Researchers in the Nanomechanical Properties Group, Materials Measurement Science Division, MML have applied high spatial resolution, confocal Raman and luminescence microscopy techniques to the characterization of the spatial variation of stress in semiconductor, ceramic and glass materials.
Confocal Raman microscopy is a powerful tool for the characterization of materials on microscopic length scales. The specific patterns of scattering resonances measured in this vibrational spectroscopy reveal information about the chemical composition of specimens. In certain cases, analysis of band shifts, line shapes and polarization dependence can also provide insight into other material characteristics of interest, including stress, crystallinity and orientation. Specimens typically do not require extensive sample preparation and the attainable analysis volume is often limited only by diffraction. The instrumentation can also be readily adapted to the measurement of narrow band luminescence in materials.
The presence of stress in certain materials can result in shifts in the energy of characteristic spectral features, including Raman and luminescence bands. Stress induced perturbations in the atomic structure result in subtle variations in the lattice vibrational modes (Raman) or electronic structure (luminescence) compared to the unperturbed material. This phenomenon, widely referred to as the piezospectroscopic effect, can be exploited to measure stresses in materials in a non-contact manner at diffraction limited spatial resolutions. The NIST research team has applied this general approach to the study of externally applied stresses (e.g., nanoindentation) and stresses resulting from processing (e.g., residual thermal stress, micromachining) in several classes of materials, including semiconductors, ceramics and glasses.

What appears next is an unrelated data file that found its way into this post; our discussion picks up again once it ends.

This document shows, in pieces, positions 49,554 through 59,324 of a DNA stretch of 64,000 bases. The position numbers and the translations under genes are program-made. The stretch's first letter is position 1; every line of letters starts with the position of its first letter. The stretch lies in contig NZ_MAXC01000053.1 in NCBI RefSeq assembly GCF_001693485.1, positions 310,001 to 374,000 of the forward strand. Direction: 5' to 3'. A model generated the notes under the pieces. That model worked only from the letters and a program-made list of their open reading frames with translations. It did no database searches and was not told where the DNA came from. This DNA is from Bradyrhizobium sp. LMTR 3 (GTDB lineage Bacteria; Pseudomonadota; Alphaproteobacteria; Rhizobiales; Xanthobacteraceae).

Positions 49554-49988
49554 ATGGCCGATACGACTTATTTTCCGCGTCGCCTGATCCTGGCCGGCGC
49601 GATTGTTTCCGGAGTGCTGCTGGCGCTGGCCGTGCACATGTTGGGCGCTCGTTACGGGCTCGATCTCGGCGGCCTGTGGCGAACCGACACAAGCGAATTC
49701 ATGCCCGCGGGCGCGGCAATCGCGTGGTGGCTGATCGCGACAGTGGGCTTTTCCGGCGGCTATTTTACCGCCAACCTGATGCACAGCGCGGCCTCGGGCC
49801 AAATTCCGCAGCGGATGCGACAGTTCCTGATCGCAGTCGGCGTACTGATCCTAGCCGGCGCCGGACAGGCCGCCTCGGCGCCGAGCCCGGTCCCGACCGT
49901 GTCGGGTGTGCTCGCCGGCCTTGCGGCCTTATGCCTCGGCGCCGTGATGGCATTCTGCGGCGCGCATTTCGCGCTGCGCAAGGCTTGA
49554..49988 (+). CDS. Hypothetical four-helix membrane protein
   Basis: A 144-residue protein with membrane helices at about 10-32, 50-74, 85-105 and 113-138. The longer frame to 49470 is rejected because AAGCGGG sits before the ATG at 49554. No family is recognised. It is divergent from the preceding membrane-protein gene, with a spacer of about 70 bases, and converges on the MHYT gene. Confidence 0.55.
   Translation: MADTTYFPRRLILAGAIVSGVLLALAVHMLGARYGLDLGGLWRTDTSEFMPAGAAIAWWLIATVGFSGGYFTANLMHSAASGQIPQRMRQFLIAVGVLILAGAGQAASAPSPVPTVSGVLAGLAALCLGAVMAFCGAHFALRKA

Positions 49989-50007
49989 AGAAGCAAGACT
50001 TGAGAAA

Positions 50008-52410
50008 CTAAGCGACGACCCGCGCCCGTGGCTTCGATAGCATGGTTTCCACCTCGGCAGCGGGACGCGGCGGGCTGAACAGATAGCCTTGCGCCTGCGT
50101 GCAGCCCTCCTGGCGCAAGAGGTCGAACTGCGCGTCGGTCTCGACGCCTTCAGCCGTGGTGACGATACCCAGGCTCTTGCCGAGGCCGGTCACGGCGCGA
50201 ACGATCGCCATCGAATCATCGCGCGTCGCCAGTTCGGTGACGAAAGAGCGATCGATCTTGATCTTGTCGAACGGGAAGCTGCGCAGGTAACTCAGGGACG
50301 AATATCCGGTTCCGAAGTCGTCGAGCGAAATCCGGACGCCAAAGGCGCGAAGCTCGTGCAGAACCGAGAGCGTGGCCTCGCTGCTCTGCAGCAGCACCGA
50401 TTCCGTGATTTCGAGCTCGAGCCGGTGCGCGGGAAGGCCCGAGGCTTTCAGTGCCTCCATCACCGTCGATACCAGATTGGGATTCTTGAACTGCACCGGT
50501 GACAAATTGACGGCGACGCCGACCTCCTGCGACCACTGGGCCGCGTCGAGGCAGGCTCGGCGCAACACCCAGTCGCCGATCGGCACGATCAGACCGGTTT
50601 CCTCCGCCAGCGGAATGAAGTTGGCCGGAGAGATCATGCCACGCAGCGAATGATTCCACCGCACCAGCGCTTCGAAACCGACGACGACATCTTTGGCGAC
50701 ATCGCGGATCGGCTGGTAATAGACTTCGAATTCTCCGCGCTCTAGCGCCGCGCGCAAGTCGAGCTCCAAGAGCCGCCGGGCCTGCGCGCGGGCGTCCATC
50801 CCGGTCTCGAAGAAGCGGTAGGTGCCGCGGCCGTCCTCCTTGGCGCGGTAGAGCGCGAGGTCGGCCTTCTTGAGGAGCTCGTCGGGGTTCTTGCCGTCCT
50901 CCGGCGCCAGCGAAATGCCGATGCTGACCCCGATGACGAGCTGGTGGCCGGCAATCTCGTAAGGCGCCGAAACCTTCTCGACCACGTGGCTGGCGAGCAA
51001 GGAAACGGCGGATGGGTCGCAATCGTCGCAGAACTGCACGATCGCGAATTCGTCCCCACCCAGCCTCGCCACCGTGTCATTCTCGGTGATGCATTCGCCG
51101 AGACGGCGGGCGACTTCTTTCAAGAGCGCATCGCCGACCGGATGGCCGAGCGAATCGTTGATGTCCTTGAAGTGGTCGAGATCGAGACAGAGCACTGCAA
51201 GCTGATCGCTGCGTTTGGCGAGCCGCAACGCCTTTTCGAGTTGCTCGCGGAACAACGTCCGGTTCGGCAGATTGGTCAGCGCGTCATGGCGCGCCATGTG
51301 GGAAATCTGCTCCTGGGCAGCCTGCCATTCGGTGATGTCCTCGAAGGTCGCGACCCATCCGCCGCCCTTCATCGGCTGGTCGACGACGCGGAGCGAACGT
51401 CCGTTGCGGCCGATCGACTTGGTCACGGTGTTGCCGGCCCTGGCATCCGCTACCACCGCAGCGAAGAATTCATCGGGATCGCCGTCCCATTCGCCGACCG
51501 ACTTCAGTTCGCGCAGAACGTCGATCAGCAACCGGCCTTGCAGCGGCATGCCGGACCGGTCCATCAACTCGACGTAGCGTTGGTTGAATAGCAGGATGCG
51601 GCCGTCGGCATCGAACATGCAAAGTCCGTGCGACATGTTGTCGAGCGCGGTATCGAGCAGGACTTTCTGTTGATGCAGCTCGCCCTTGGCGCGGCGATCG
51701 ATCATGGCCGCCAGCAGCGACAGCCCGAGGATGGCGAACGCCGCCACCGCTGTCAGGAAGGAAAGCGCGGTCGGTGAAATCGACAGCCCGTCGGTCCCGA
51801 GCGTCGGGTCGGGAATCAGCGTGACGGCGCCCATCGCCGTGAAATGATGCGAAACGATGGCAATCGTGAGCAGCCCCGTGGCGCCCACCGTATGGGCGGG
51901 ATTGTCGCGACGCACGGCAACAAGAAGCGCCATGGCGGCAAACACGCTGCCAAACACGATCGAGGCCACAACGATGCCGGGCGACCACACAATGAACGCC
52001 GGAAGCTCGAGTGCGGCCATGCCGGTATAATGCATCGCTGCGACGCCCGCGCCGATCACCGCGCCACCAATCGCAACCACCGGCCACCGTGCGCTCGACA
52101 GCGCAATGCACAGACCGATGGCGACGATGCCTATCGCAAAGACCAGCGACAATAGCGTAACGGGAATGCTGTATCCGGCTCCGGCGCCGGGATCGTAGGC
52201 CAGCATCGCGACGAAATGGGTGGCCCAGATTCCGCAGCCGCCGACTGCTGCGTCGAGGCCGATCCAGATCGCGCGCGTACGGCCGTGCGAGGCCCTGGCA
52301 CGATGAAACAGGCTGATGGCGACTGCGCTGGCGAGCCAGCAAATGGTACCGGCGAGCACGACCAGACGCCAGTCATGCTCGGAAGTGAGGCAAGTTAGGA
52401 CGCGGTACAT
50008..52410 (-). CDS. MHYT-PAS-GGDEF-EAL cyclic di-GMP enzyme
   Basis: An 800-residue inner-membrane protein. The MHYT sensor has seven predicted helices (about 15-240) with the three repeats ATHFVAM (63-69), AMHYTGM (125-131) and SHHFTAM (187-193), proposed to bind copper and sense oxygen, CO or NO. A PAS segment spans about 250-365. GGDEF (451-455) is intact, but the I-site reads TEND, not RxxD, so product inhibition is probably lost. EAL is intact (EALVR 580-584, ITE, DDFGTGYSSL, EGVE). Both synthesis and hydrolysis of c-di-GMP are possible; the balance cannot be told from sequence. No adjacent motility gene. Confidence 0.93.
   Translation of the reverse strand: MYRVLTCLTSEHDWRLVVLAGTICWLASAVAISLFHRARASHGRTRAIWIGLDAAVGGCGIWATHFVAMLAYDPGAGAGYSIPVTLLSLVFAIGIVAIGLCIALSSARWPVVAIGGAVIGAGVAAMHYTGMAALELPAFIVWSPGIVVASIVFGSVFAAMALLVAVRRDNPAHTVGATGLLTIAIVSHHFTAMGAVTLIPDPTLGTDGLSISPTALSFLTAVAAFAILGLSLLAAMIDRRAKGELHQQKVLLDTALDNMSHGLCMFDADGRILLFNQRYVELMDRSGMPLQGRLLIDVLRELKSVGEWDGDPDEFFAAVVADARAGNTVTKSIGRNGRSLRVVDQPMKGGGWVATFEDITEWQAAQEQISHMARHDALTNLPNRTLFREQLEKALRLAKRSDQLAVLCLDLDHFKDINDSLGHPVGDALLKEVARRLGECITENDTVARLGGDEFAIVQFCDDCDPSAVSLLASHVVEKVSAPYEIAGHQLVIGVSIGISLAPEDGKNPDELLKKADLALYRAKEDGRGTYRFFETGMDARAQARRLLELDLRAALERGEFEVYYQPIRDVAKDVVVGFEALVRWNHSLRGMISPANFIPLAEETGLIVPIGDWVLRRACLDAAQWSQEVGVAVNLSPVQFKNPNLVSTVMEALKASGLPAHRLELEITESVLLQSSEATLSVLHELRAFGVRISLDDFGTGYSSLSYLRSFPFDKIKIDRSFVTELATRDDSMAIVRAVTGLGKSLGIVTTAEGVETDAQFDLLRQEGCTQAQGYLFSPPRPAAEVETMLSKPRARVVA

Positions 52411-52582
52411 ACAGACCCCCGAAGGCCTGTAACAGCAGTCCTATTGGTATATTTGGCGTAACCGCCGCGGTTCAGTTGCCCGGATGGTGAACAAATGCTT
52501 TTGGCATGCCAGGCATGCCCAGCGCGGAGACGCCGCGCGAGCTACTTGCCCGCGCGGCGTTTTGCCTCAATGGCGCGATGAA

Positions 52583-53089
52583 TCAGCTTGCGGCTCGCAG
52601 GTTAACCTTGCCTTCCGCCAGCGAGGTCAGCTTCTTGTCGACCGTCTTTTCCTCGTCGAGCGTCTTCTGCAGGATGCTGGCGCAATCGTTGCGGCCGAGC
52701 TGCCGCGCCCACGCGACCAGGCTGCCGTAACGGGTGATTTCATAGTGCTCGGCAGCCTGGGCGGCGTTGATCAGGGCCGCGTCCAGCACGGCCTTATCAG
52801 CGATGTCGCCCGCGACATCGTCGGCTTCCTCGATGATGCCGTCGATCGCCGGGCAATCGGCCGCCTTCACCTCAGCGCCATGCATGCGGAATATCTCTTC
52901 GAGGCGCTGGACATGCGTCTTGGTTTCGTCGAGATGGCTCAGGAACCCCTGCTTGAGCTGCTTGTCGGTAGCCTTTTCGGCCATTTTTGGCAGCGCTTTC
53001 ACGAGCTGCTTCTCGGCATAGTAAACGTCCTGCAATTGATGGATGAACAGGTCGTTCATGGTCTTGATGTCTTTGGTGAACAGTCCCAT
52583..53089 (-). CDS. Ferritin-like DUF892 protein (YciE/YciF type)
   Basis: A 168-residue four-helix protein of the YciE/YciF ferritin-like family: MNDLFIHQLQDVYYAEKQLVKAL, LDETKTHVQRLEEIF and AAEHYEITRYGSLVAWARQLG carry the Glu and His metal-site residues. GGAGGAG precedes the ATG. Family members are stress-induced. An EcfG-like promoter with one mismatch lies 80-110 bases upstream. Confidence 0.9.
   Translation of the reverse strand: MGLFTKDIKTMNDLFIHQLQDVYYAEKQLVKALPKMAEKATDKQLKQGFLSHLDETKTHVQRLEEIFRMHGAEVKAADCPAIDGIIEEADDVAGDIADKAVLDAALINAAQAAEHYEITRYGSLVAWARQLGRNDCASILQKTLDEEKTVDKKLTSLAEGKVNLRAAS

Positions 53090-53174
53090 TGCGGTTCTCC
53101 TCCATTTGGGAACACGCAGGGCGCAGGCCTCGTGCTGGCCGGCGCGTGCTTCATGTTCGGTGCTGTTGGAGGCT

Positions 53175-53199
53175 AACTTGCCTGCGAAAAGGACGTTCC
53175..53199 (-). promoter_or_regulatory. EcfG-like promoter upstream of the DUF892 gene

Stress mapping in silicon takes advantage of a variation with stress in the energy of the Raman band due to the LO (longitudinal optical) phonon at approximately 520.6 cm-1. The energy of this Raman band can be measured with high precision at every point in an image allowing the construction of a spatial map of the material stress. The NIST team has employed this technique in the mapping of stress in micromachined polysilicon features held in uniaxial tension. These measured stress magnitudes and spatial variations compared favorably with results predicted by finite element analysis. Raman stress mapping in these types of devices allow the identification of design defects that may limit device lifetimes and thus enable processing improvements to improve device reliability. Stress mapping has also been applied to the study of stress in and around line and spherical indentations in silicon as seen in the Figure 1. Stress images of these indentation features were also in quite good agreement with predictions made on the basis of electron backscatter diffraction data from the same indents.
Stress mapping in alumina ceramics by luminescence microscopy takes advantage of two emission bands (R1 and R2) of Cr ion impurities in Al2O3 at approximately 694 nm. These bands originate from the crystal field established by octahedral coordination of O ions surrounding the Cr impurity ion. Stress, among other factors, results in a perturbation of the crystal field and a subsequent subtle shift in the energy of the R1 and R2 bands. The microscope is configured to record a luminescence spectrum of the R1 and R2 bands at each spatial position in the map; extracting the shifts leads directly to a stress map of the specimen. The NIST research team has used this approach to study the spatial variation in residual thermal stresses in and around single grains in sintered alumina as is shown in Figure 2. The same approach is also being used to study the variation in stress near the braze/ceramic interface in specimens with ceramic-metal joints in a collaboration with researchers from Sandia National Labs.
In anomalous glasses, the application of external mechanical stress results in densification. This material response is reflected in variation in the shape and position of the Raman bands of fused silica and other related glasses. Confocal Raman microscopy can be used to generate maps of a band shift parameter, sigma, that is related to the degree of glass densification. This approach can then be employed to study the effects of various factors, including composition, loading conditions and indenter geometry, on the glass deformation process. The sigma shift image of a residual indent created by a 300 mN indentation of fused silica with a Berkovich indenter is shown in Figure 3. Recent work has focused on understanding and establishing the experimental conditions under which the glass analysis volume is small relative to the deformation volume as is necessary for meaningful measurements.